EU-Turkey: Breakthrough, game-changer or just a bargain deal on managing the refugee crisis?
Wednesday, 16 March 2016
Last week’s informal EU-Turkey meeting on the refugee crisis resulted in a statement on principles. While there is general agreement about the need to break the business model of the smugglers, the details on how to achieve this are supposed to be worked out for the European Summit this week (17 – 18 March).
A controversial point in the statement concerns returning illegal migrants from Greece to Turkey and resettling Syrian refugees from Turkey to the EU member states. The statement says that “for every Syrian readmitted by Turkey from Greek islands, another Syrian will be resettled from Turkey to the EU Member States”.
In return for Turkish cooperation in managing the refugee crisis, EU agreed in principle to accelerate the implementation of the visa liberalization roadmap with all Member States with a view to lifting the visa requirements for Turkish citizens at the latest by the end of June 2016.
EU will also prepare for a decision on the opening of five new chapters in the accession negotiations with Turkey as soon as possible. Last but not the least EU also agreed to double the “initially” allocated 3 billion euros in assistance for the refugees in Turkey.
In the current situation the general interpretation of the outcome of the meeting last week is that EU needs Turkey more than the other way around. The agreement is seen by some observers as surrender to Turkish blackmail. In a surprise move the Turkish prime minister met privately in the evening before the meeting with the German chancellor and put new proposals on the table.
This did not go well with other EU leaders. Is EU prepared to do what it takes to satisfy the Turkish demands and to keep a low profile on Turkish violations of sacred EU values such as freedom of media and expression?
The provocative crackdown on Turkish media just days before the meeting resulted in weak EU protests. The statement mentions in passing that “the EU Heads of State or Government also discussed with the Turkish Prime Minister the situation of the media in Turkey.” The deteriorating situation in south-east Turkey, where a civil war with the Kurds is raging, did not deserve any note.
After intensive discussions the Turkish Prime Minister Ahmet Davutoglu, European Council President Donald Tusk and European Commission President Jean-Claude Juncker met for a brief press conference after midnight on 8 March and demonstrated a united façade for the few journalists they had kept waiting.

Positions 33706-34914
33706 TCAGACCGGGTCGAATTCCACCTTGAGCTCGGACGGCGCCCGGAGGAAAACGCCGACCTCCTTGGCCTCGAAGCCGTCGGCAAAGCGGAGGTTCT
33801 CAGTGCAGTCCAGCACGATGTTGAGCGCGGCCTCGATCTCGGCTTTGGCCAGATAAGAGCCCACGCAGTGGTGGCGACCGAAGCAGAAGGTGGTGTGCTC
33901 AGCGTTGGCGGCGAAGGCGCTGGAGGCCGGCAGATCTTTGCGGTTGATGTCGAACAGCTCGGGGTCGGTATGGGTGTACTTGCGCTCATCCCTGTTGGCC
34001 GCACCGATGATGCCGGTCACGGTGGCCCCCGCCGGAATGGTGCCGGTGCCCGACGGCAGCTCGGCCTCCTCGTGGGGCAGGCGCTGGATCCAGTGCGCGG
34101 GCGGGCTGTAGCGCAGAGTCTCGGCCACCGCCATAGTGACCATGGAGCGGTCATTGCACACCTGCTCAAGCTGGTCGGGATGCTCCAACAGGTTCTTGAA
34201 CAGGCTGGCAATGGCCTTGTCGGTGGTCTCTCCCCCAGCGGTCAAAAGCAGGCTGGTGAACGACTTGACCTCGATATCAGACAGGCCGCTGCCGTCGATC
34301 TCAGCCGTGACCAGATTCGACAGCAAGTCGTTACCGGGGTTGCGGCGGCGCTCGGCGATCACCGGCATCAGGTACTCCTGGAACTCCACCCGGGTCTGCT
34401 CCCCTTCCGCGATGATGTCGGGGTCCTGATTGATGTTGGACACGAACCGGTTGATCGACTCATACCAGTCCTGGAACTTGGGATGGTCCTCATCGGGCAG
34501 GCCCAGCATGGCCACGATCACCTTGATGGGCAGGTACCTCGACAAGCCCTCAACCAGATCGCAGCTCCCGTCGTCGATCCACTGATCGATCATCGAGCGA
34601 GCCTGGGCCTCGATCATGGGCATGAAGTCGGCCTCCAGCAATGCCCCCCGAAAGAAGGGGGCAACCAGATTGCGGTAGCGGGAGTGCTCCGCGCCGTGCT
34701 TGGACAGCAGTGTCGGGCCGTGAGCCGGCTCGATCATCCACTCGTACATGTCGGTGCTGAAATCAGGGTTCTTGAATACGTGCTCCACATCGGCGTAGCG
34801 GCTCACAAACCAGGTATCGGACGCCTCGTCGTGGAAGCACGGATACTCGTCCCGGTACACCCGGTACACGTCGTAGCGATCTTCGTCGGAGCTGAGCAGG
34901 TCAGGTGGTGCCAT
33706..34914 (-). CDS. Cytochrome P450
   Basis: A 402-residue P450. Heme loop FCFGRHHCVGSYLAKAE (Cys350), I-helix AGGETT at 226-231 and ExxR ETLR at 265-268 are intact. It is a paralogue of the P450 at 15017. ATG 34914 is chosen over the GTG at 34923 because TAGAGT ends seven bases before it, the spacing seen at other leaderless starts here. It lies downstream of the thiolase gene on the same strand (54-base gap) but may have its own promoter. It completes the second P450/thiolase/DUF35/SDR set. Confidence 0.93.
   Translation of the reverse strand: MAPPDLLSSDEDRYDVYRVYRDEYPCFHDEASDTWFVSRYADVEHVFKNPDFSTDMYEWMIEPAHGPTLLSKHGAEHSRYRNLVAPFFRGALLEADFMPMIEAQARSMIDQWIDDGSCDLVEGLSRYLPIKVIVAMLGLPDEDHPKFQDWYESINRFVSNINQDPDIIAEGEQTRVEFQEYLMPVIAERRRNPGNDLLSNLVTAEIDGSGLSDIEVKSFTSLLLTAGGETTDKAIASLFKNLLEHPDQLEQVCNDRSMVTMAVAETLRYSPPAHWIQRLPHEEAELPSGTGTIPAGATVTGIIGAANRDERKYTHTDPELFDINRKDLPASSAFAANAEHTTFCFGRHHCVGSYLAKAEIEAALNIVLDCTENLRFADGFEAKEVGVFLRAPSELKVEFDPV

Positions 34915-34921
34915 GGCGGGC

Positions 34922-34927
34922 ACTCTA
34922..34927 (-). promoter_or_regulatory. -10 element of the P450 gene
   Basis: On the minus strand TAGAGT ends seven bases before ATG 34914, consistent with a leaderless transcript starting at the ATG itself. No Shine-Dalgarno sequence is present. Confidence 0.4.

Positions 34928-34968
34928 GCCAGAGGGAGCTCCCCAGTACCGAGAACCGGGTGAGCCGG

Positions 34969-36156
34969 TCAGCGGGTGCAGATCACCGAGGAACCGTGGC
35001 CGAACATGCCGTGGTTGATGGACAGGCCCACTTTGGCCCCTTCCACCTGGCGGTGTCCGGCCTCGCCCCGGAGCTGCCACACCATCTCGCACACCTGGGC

The Turkish Prime Minister had reason to be satisfied. He praised the “game-changing” agreement which had been reached after “efficient work and in a cooperative spirit, as if the two sides had been working in “one negotiating team”. In his view, the agreement is part of a package deal on improving EU-Turkey relations. His European interlocutors seemed to agree with him and greeted the agreement as a “breakthrough”.
Asked by a journalist about the media situation, Davutoglu did his best to explain that the forced take-over of the leading opposition newspaper Zaman was a purely judicial case and not any matter of political interference. “The courts will decide. No-one can accuse Turkey of not having freedom of expression,” he said. “Freedom of speech is our common value.”
If this convinced anyone in the audience can be doubted. The Turkish judiciary is not known for its independence – as has been pointed out in the Commission’s own reports on Turkey’s accession process.
Following the take-over, the newspaper started publishing pro-government articles. Judging by President Donald Tusk’s comment, freedom of speech is not an issue in the migration agreement with Turkey and will be assessed in the accession process if and when it will be restarted.
President Jean-Claude Juncker was asked whether returning refugees from Greece to Turkey (without any individual assessment of their asylum applications) would be legal. He assured that it would and referred to articles 33 and 38 in the Asylum Procedures Directive (2013/32/EU) on common standards of safeguards and guarantees to access a fair and efficient asylum procedure.
However, this presupposes that Turkey can be considered a safe third country. International New York Times reported (9 March) that the UN refugee agency stated that “blanket return of foreigners to a third country is not consistent with European and international law”. Human Rights Watch questioned how the mass returns to Turkey will work.
So will the “the native hue of resolution, (be) sicklied o’er with the pale cast of thought” on tomorrow’s European Summit?
In the meantime, according to the Commission, the number of migrants in Greece is currently estimated at around 45,000 people, with 12,000 of them stuck in dreadful conditions in Idomeni next to the Macedonian border.